Taking excerpts from this months Elle Decor, Sue Halpern writes,
"Once the summer haunt of cultured and sophisticated New York, here the Rockefeller's, Posts, and other industrialists built their "great camps", where luxury mixed with rustic style. There are 46 Adirondack mountains over 4,000 feet, known as the "high peaks", and almost all of them have well maintained trails. There is not a better climate than in the Adirondacks in the summer, the average temperature is 73. There is no humidity. Just make sure you come after the black flies have left in early July. Protected by law, as the Adirondack Forest preserve, in 1895, it became the country's first wilderness playground. It is bigger than Yosemite, Yellowstone, and Glacier national parks combined.But unlike those places, which were established to ensure the existence of wild spaces largely removed from human habitation, the Adirondacks is a 6 million acre patchwork of of public and private land where the human community coexists with the wild one."
My entire family history is steeped in Upstate New York or, the Adirondacks. Both my Mom and Dad are from there, and I have always felt a connection to it even though I am firmly planted on the West Coast. My mom just bought an old "Camp" on Chateaugay Lake, that was originally built by my great, great, grandfather, who was once the Senator of New York, after blowing his arm off while duck hunting. (weird story, I know) This was our first summer there, after extensive renovations and clean up, and we had so much fun! The initials of kids who stayed there in the 1920's are still there, all the way up to the 1980's. West Coast history has nothing on the East Coast, everywhere you look there are small, late 1700's early 1800's cemeteries, gorgeous old houses crumbling from age, and a wealth of old timers ready to tell you their story.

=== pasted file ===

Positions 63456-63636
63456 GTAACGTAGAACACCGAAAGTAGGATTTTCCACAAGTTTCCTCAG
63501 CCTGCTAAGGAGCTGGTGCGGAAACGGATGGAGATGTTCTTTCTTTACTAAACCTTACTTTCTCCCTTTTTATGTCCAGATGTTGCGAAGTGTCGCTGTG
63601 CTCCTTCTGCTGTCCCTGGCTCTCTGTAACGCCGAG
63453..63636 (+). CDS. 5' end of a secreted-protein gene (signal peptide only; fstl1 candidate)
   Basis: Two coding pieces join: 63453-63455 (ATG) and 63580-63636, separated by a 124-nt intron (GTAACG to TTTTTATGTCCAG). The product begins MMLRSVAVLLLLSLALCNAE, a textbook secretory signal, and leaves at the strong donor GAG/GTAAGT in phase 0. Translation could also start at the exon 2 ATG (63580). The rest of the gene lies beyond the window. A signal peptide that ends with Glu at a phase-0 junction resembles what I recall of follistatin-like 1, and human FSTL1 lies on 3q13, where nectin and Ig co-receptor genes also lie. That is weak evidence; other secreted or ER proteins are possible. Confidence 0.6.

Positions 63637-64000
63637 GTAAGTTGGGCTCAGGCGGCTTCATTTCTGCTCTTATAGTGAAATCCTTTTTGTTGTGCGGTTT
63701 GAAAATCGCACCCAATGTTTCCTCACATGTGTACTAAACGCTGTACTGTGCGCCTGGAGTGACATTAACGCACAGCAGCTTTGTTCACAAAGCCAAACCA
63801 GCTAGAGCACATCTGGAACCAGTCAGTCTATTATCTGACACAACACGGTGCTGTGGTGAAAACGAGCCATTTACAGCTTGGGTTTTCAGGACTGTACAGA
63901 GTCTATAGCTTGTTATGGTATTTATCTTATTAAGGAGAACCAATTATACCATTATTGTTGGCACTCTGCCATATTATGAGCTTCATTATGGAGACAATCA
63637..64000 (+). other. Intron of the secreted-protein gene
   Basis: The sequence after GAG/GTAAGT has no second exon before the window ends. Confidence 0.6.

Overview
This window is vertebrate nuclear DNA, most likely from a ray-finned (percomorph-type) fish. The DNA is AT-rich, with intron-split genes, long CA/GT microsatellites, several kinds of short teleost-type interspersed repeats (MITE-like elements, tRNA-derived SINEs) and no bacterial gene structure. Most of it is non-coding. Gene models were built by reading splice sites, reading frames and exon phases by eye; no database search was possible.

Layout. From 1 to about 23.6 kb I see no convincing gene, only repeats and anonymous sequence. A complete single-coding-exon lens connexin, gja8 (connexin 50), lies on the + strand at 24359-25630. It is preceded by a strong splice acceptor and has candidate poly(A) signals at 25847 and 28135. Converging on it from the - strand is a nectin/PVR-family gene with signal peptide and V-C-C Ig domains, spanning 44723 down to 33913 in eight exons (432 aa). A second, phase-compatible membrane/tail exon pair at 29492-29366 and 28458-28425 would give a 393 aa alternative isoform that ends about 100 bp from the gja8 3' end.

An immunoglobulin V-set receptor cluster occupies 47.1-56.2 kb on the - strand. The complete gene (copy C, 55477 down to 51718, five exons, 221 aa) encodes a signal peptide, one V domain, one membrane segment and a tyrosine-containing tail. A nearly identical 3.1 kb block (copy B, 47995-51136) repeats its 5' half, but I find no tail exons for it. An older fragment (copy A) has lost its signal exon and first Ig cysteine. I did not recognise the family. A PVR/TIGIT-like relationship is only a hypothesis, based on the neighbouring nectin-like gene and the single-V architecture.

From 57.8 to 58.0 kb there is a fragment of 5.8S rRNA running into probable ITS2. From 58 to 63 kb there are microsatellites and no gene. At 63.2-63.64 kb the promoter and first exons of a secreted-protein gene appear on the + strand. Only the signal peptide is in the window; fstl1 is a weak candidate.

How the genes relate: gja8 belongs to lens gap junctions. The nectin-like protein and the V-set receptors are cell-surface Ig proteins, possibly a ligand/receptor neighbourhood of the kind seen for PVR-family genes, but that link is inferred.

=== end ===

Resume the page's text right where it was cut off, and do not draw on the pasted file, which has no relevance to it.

One of my favorite things in the house...This phone....
I love big ol' screen porches, where the breeze can come in, but the bugs can't...
The cemetery where almost my entire mother's side of the family is buried.
Cemeteries are everywhere in New York. You don't see them nearly as much in Seattle, especially the tiny little ones that are everywhere, which must have only had a few family's buried there. I feel like the tradition of getting buried has lost some steam in recent years. It seems many more people just want to be cremated, am I wrong? I don't think I want to waste valuable resources, like land, or even money, on getting buried, and yet I have so much respect for the tradition of it, and the beauty. The old tombstones, the beautiful old family gates are so interesting. They always bring me out of my little fantasy world for a moment and make me realize how quick we are to forget about our own mortality.
My sweet boy having the time of his life in the sand.
My mom's amazing house that she grew up in...My grandmother still lives there.
Next up... Sag Harbor... Hope you are having a happy summer!
Photo's by Jennifer Ament